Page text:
Cognitive Neuroscience


Journal of Neuroscience




Formal publication: Mar 2023

Authors: Cruzat J, Herzog R, Prado P, Sanz-Perl Y, Gonzalez-Gomez R, Moguilner S, Kringelbach M, Deco G, Tagliazucchi E, Ibañez A.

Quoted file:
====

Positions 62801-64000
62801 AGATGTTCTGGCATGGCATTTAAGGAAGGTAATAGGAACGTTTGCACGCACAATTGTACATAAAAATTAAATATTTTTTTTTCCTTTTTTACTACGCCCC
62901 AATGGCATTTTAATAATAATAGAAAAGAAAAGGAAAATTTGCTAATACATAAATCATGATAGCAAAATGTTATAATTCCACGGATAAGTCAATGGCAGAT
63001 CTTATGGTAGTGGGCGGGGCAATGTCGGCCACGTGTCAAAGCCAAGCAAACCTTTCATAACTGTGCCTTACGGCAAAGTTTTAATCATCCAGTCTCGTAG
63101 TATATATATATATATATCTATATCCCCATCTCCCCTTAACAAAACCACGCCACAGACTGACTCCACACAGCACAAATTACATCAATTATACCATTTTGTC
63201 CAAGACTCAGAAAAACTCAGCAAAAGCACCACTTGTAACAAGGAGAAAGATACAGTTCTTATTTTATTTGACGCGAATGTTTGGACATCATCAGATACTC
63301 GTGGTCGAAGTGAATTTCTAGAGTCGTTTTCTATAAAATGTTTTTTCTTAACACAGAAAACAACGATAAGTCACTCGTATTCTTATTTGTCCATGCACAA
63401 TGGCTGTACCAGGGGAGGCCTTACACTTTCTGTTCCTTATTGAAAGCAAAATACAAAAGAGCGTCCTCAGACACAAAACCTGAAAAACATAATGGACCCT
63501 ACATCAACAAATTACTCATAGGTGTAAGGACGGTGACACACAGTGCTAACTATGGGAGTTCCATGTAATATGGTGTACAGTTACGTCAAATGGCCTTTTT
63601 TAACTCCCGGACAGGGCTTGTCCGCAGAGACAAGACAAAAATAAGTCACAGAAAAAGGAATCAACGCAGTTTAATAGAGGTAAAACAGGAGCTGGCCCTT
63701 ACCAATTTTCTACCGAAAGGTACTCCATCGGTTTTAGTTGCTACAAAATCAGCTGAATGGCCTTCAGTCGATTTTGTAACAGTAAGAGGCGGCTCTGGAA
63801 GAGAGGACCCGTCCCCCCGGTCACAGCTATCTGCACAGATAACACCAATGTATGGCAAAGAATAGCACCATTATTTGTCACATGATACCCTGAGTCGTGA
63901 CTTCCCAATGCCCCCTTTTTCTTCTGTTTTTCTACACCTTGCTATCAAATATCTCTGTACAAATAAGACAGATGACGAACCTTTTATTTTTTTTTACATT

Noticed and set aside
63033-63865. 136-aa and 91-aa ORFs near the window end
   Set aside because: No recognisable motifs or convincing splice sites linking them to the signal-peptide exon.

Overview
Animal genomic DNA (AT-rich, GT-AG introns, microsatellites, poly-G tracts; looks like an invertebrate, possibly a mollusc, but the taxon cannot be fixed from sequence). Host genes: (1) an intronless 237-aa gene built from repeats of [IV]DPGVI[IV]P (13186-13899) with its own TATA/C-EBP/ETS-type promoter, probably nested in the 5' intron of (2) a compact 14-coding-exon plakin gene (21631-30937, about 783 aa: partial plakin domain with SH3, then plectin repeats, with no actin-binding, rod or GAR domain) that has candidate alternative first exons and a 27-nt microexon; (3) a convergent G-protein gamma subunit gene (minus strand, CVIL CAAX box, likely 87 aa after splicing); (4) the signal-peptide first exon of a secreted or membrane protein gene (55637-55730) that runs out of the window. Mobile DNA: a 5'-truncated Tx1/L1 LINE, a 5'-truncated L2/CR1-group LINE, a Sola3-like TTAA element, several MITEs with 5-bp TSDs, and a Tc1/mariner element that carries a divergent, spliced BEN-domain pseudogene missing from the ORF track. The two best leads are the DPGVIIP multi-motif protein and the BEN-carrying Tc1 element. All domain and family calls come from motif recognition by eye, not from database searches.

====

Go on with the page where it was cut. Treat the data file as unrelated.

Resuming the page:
Abstract: Healthy brain dynamics can be understood as the emergence of a complex system far from thermodynamic equilibrium. Brain dynamics are temporally irreversible and thus establish a preferred direction in time (i.e., arrow of time). However, little is known about how the time-reversal symmetry of spontaneous brain activity is affected by Alzheimer’s disease (AD). We hypothesized that the level of irreversibility would be compromised in AD, signaling a fundamental shift in the collective properties of brain activity toward equilibrium dynamics. We investigated the irreversibility from resting-state fMRI and EEG data in male and female human patients with AD and elderly healthy control subjects (HCs). We quantified the level of irreversibility and, thus, proximity to nonequilibrium dynamics by comparing forward and backward time series through time-shifted correlations. AD was associated with a breakdown of temporal irreversibility at the global, local, and network levels, and at multiple oscillatory frequency bands. At the local level, temporoparietal and frontal regions were affected by AD. The limbic, frontoparietal, default mode, and salience networks were the most compromised at the network level. The temporal reversibility was associated with cognitive decline in AD and gray matter volume in HCs. The irreversibility of brain dynamics provided higher accuracy and more distinctive information than classical neurocognitive measures when differentiating AD from control subjects. Findings were validated using an out-of-sample cohort. Present results offer new evidence regarding pathophysiological links between the entropy generation rate of brain dynamics and the clinical presentation of AD, opening new avenues for dementia characterization at different levels.